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August 27, 2014 / 1 Elul, 5774
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Posts Tagged ‘Old Testament’

How Jewish Is Rembrandt’s ‘Jewish’ Bride?

Wednesday, August 11th, 2010

As I sit to write this article less than a week before my wedding, my mind keeps returning to a particular work, which one must grapple with if one intends to take the history of Jewish art seriously.

Rembrandt Harmensz van Rijn’s 1667 oil painting, “Portrait of Two Figures from the Old Testament, Known as ‘The Jewish Bride,’” in the collection of the Amsterdam-based Rijksmuseum, depicts a long-haired man wearing a hat, and dressed in ochre and gold, standing beside a bejeweled woman wearing red and gold. Though it is hard to ascertain how old the figures are, the latter could be the former’s daughter.

Given the quality of the work, one can hardly fault Vincent van Gogh for his famous declaration, “I should be happy to give 10 years of my life if I could go on sitting here in front of this picture for a fortnight, with only a crust of dry bread for food.” Or Chaim Soutine for traveling to Amsterdam to see the painting, perhaps only for the work’s title despite believing the subject was not a Jewish wedding, as Avigdor W.G. Poseq has suggested.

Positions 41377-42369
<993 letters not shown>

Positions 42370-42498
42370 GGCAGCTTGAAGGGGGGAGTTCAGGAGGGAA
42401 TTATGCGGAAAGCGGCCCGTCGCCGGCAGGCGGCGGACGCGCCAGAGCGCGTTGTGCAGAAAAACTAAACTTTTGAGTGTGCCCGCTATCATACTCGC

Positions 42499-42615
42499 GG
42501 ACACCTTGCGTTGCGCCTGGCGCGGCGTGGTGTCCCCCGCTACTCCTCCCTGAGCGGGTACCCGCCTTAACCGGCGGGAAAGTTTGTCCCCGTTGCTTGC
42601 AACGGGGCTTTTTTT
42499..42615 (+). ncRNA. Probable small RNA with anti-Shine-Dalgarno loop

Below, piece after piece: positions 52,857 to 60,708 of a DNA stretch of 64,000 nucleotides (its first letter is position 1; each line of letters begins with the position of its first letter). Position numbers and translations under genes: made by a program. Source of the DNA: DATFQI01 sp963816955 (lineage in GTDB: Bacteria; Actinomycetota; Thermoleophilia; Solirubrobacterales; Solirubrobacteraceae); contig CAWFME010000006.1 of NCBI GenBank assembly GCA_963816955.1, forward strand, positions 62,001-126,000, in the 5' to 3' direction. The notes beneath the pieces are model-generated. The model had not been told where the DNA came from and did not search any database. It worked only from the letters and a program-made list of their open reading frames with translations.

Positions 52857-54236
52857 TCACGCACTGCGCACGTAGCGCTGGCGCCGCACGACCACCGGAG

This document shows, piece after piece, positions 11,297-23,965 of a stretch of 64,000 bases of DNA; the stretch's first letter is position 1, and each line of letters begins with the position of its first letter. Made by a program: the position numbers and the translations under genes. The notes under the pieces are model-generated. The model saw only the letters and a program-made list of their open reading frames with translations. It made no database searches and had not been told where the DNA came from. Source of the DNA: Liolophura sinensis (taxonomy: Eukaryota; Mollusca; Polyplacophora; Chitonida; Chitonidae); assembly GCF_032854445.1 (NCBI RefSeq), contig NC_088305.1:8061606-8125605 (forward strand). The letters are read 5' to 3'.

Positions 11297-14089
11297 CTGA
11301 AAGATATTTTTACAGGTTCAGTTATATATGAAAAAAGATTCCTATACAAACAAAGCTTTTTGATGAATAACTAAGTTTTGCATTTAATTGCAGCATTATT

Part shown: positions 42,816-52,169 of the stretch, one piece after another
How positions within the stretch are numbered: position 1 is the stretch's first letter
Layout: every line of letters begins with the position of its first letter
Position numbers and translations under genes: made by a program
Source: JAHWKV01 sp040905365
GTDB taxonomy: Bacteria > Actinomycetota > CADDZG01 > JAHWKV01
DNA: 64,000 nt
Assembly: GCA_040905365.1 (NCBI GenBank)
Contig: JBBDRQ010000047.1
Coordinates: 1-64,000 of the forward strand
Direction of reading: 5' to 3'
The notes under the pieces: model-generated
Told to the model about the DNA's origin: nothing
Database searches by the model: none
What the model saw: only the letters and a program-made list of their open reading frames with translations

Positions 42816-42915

As Poseq and the dual thrust of the Rijksmuseum title suggest, much controversy and confusion surrounds the painting, which Rembrandt painted two years before his death.

Even the interaction between the two figures is hotly disputed. “The painting became known as the “Jewish Bride” in the early 19th century after the Amsterdam art collector, Van der Hoop, identified the subject of the painting as a Jewish father hanging a necklace around his daughter’s neck on her wedding day,” records the Rijksmuseum website.

The Jewish Bride

The Jewish Bride

Rembrandt van Rijn. “Jewish Bride.” C. 1665. Oil on canvas. 121.5 x 166.5 cm.
Rijksmuseum. A father putting a necklace on his daughter, the bride.

It is well known that Rembrandt lived in the Jewish quarter in Amsterdam, and some scholars have suggested that the many Hebrew and Aramaic inscriptions in his paintings and his Old Testament references were inspired by his friend, the Jewish diplomat and scholar Menasseh ben Israel. There is no reason to doubt that many of Rembrandt’s models were probably his Jewish neighbors.